How many areas of Botox will I need?
If you’re looking to quieten lines on the forehead or around the eyes, you may be considering injections of wrinkle-relaxing toxins, and the best-known and most widely used of these is Botox. When considering Botox for the first time, it can be a little daunting when equating the cost and trying to assess how much you will need. While the right amount of Botox for you can only be determined in a professional consultation after a medical assessment and all other treatment options have been considered, this guide will provide you with a basic understanding of how Botox prices work by the area.
What is Botox?
Let’s start with the basics – Botulinum Toxin Type A is a dilute form of nerve toxin. When injected into the facial muscles, it interferes with the nerve signals that tell the muscles to contract. These effects last until the body disperses the drug, and the muscles recover their function once again – usually after three months. It doesn’t take much Botox to have a cosmetically pleasing effect of calming down the muscles, which leads to a subtle relaxation of lines and a fresher-looking face.
How much will I need?
Botox injections are commonly injected into three main sites – forehead lines, crow’s feet lines around the eyes and the vertical ’11’ frown lines between the eyebrows.
Now you may be thinking “I’d like my crow’s feet and forehead lines treating – so that’s two areas, right?” Unfortunately, it’s not quite as simple as that. A good practitioner would never treat the forehead without treating the frown lines as well. This is because it could lead to heaviness (brow ptosis), but the frown lines can be treated without the forehead.
So, in short, if you’d like to improve the horizontal lines across your forehead, you can expect this to be two treatment areas. If you’d also like to soften the lines around your eyes (crow’s feet), this is classed as one area if treated on its own or three areas if treated alongside the forehead and frown.
There are other more advanced treatment sites such as chin lifts and bunny lines (the lines that appear on the side of the nose when you wrinkle it), but these aren’t as commonly needed. Ultimately, the amount of Botox you require depends on the results you’d like to achieve. Some people want to get rid of the visible lines altogether, which requires more substantial treatment. But most people who opt to have Botox, just want their face to look a little softer and fresher, but still to be able to move.
A good practitioner’s work is cautious and subtle, and every treatment is personalised to suit a patient’s face and style. Medical practitioners see your face in a three-dimensional way which is entirely different from how you see it. During your consultation, be open and willing to listen to recommendations, even if they’re not what you had initially thought of.
How to avoid ‘Bad Botox’.
To put it simply, choose an experienced practitioner who has patient reviews openly available and a reputation for giving people a natural-looking result. During the consultation, be sure to ask how long they’ve been performing aesthetic injections and how they were trained. You may also like to check whether they are registered with a regulatory body such as the Care Quality Commission or Save Face.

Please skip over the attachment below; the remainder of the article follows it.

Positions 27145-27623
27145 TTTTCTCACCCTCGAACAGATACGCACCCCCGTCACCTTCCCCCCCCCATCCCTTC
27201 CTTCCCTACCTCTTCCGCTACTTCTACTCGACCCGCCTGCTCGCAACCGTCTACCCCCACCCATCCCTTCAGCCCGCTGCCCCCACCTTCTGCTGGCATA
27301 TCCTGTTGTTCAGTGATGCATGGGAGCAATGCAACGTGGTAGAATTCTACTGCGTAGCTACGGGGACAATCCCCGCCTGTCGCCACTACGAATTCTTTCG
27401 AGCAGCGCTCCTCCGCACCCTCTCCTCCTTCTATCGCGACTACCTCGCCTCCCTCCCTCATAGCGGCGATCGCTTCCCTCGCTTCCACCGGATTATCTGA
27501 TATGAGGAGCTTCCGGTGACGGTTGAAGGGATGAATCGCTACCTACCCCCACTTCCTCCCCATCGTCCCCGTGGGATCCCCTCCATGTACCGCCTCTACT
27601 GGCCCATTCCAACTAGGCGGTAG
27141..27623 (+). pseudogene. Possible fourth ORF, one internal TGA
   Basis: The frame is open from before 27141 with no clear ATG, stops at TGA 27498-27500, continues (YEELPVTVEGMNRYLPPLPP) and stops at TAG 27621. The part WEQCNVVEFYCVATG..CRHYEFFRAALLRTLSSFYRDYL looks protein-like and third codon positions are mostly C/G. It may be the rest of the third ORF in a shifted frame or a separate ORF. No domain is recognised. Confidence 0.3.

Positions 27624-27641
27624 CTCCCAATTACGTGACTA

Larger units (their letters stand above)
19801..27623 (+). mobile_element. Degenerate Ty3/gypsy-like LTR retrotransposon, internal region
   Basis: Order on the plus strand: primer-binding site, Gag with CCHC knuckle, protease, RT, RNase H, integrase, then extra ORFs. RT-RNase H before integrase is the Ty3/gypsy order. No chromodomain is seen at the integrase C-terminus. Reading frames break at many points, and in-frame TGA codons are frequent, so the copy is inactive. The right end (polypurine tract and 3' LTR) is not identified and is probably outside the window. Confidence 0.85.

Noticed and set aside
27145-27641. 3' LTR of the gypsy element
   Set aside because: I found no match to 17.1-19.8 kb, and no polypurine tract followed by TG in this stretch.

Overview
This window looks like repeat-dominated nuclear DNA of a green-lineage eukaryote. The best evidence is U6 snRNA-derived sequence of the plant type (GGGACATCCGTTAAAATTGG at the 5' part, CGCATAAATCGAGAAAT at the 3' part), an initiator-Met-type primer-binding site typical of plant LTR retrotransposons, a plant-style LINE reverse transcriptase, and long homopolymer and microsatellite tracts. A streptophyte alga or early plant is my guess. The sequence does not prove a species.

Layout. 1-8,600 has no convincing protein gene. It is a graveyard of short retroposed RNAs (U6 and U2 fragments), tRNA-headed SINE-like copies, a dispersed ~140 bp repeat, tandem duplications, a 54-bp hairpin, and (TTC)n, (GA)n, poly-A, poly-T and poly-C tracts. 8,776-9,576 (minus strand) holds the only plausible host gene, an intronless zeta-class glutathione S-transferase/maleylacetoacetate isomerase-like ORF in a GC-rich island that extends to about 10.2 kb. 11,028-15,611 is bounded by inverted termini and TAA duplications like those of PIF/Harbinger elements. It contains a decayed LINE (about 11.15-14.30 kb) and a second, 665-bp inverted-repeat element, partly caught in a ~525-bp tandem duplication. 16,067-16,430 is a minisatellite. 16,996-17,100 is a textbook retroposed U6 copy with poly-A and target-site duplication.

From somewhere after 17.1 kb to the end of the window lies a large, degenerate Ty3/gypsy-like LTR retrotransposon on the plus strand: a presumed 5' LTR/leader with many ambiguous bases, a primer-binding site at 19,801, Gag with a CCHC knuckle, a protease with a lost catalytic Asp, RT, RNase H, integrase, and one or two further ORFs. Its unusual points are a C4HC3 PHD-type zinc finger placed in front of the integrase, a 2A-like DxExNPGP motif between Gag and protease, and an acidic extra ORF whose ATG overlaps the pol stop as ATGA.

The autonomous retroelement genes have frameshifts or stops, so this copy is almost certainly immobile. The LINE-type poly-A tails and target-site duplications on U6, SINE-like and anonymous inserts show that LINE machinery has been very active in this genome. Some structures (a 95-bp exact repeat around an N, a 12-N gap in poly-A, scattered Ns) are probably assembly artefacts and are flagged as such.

Also, always book in a review two weeks after treatment by which time the full effects of the treatment will be showing. That way if you’re not entirely happy with the result, your practitioner can make a small adjustment to even things out.
What are other treatment options available for treating lines and wrinkles?
Botox works to relax the muscles beneath the skin, but it isn’t treating the skin itself. If you don’t feel ready to start your journey into the world of injectable aesthetic treatments just yet, many other treatments work directly on the skin to soften and smooth the forehead and plump up the skin itself. Here are a few:
Chemical peels aren’t as invasive as they sound. They’re a deep exfoliation treatment which includes ingredients such as salicylic, glycolic or lactic acid. When applied to the skin, they remove the outer layers (dead skin cells) that may be suffering from signs of sun damage and environmental exposure. Those dead skin cells are then swept away to reveal brighter, more youthful skin underneath.
Radiofrequency Skin Tightening
Radiofrequency uses an alternating electrical current to create an electromagnetic field of radio waves. It heats the skin – bearably to the point where collagen within the skin tissue contracts and tightens, to reveal an instant tightening effect while also kicking the skin cells into a wound-repairing mode. This results in the creation of newer collagen to keep the skin tight and firm.
Microneedling is a minimally invasive procedure which uses a device with small needles to make tiny punctures in the skin. This stimulates the skin into renewing itself to create a fresher, smoother and firmer surface. Microneedling can also be combined with chemical peels as microneedling will increase the penetration and therefore the activity of the peel.
Retinol speeds up the rate at which ageing skin cells renew themselves. It has an exfoliating effect on the skin, reduces oiliness and decreases the production of excess pigment. In short, retinol is the anti-ageing gold standard of skincare and will make the skin look clearer, smoother and less wrinkled. Our favourite is the Skin Better AlphaRet Overnight Cream.
Disclaimer: Please be aware that results and benefits may vary from patient to patient taking into consideration factors such as age, lifestyle and medical history.